If you make the mistake of bringing up Russia, any critical thinking they have left goes out the window and you get nothing but vitriol and sputtering rage.

It's understandable. Try explaining to descendants of holocaust survivors about anything Nazi Germany did that was "good". The mistake that gets made, is that the ideology that Putin represents is not a Marxist or Stalinist one. Nor were the atrocities commit ted against the ukranians dictated from the perspective of "Russian" dominance, but rather a whim of Stalin's madness.

I can't for the life of me imagine why (especially at the time) ANY country would choose to align themselves with the EU. All of them except for the Benelux, Germany and France have gone to complete shit in the last two years.

I'm sorry, Ive been derailing this thread. Let's pick this theme up elsewhere.
>>
>>23986824
Actually looking back I made a mistake. The 1 Km HOB would penetrate to the subway level.


> Let's pick this theme up elsewhere.
Perhaps if there was a politics board or something....
>>
>>23986608
I don't have any links handy. Sorry. I'm at work on a self imposed nightshift making sure some troublesome machines keep running.
Basically what it is though, is NGO's promoting "liberalism" or "democracy" with a distinctly culturally marxist tone. Right on their websites frequently they claim affiliation to the Soros Group of Foundations (or something).
He spends billions on this shit every year. He basically owns "the Left" as far as the world outside of North America is concerned.
>>
>>23986834
>I'm sorry, Ive been derailing this thread. Let's pick this theme up elsewhere.
No, you don't get to go leaving bizarre assertions unchallenged.
>Putin said, "sure, he'res the money". How dare he.
I think this clinches it. You are implying that Russian money comes with love and kindness while IMF money comes with destruction.
>>
>>23986175

because muh secret nwo base

all joking aside there probably is something under there, because Denver, being in the geographic center of the US, is a huge trading post and stopover (and a base of operations for the air force and norad). But I doubt it's anything more than just backup ATC equipment. Of course muh dik would love it if they had an underground hanger or something
>>
>>23986882
How far away from 'ground' zero would I have to be in order to survive if I was in the subway tunnels? Also, would the blast absolutely destroy/cave in the subway tunnels, or are you just talking about gamma radiation, or what?
>>
>>23986928
Then make a thread, I don't want to wreck this one. I'll follow the conversation as far as you want. /pol/ is full of shitposters and retards so I never bother going there
IMF money, historically DID come with destruction as far the former USSR was concerned.

If you look at the austerity bills the current ukie parliament adopted you will see what I mean. That's what triggered the seperatists. Pensions slashed, the mines where everyone works in the east sold or mortgaged for pennies on the dollar, national treasures and relics hawked as collateral.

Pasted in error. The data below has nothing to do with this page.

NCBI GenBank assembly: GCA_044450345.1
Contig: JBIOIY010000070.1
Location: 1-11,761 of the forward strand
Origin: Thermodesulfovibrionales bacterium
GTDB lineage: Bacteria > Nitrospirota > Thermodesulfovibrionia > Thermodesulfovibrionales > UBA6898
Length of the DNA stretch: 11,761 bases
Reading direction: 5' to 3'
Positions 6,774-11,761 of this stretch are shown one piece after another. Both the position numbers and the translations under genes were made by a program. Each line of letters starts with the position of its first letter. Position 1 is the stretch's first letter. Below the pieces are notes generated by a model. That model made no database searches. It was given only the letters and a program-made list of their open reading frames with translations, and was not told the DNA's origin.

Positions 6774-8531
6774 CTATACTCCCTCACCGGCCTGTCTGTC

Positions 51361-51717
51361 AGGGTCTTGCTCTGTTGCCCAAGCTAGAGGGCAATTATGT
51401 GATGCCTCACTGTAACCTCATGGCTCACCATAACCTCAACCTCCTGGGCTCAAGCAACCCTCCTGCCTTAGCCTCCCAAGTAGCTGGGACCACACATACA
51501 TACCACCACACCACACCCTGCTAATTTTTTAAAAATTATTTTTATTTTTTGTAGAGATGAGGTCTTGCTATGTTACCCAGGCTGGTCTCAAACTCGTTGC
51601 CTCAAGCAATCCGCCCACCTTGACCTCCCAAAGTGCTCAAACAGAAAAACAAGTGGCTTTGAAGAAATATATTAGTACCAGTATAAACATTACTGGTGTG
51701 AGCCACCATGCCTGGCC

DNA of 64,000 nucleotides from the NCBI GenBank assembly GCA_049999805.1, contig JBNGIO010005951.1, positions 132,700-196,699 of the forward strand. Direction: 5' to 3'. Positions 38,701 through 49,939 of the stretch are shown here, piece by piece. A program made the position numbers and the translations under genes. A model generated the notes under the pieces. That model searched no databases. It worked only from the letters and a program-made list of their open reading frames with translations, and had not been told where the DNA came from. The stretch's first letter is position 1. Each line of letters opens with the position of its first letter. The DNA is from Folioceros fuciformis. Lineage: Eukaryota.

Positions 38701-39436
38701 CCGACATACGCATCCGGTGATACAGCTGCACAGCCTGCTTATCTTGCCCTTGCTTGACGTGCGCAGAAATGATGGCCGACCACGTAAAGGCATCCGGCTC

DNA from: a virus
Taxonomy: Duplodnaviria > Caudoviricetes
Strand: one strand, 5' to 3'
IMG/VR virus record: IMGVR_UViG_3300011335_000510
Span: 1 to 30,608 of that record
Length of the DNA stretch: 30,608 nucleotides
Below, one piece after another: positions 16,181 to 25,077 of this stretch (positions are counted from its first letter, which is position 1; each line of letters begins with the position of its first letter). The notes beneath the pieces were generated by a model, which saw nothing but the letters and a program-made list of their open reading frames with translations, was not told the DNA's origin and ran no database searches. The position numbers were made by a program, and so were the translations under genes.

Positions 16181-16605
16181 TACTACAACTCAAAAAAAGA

>>
>>23986965
From one Km HOB? Hard to say but 1000 Meters is probably a minimum.
The blast would cave in the tunnels for a radius of about 500 to 800 meters from the hypocenter. Radiation would not be an issue until you left the tunnels.
>>
>>23986797

Any books you recommend or no? I never know why you don't answer certain things (not in a bad way, I appreciate the replies, just saying).

Anyway, another q - are there bunkers that can't be #rekt by several nukes with a penetrator warhead?
>>
>>23982677
would nukes really be fired i don't see any benifit in it unless haliburtan decides to make nukes than we would be having nukes fired every where

why fire a nuke that costs the government million and millions and the private contracters nothing when you could fire a JDAM or send in hundreds of missles owned by haliburtan and private companies ??
>>
Back on topic,

Is there any personal protective equipment that the average person can afford worth getting at all? What about those old russian surplus geiger tubes?
>>
>>23987003
What in the fuck are you talking about?
>>
>>23986991
Yes several books. Sorry.
http://www.amazon.com/Limited-Nuclear-War-21st-Century/dp/0804790892

http://press.princeton.edu/titles/10269.html

http://www.amazon.com/Strategic-Nuclear-War-Superpowers-Contributions/dp/0313241929

http://www.amazon.com/Strategic-Nuclear-Targeting-Cornell-Security/dp/0801495075

Those are good ones.

>Bunkers
As far as I know there are no impervious bunkers around. You can make them difficult to destroy, but not impossible.

>>23987004
What are you trying to protect yourself from?

If its fallout, then yes, you can find respirators online. Detection equipment can be expensive, however.
>>
>>23986834
>I can say that Ukranians (born there) on average are simply not as intelligent as the rest of the region.
And they need Russian masters to look after their best interests. And the shill comes out.
>>
>>23987025
>>>/pol/40168893
Here it is
>>
>>23987026
militry industrial complex; i am saying

there is no motivation to use nukes which would cost less and not benifit weapons companies. I.e when you could use more expensive weapons that are made by companies owned by haliburtan ?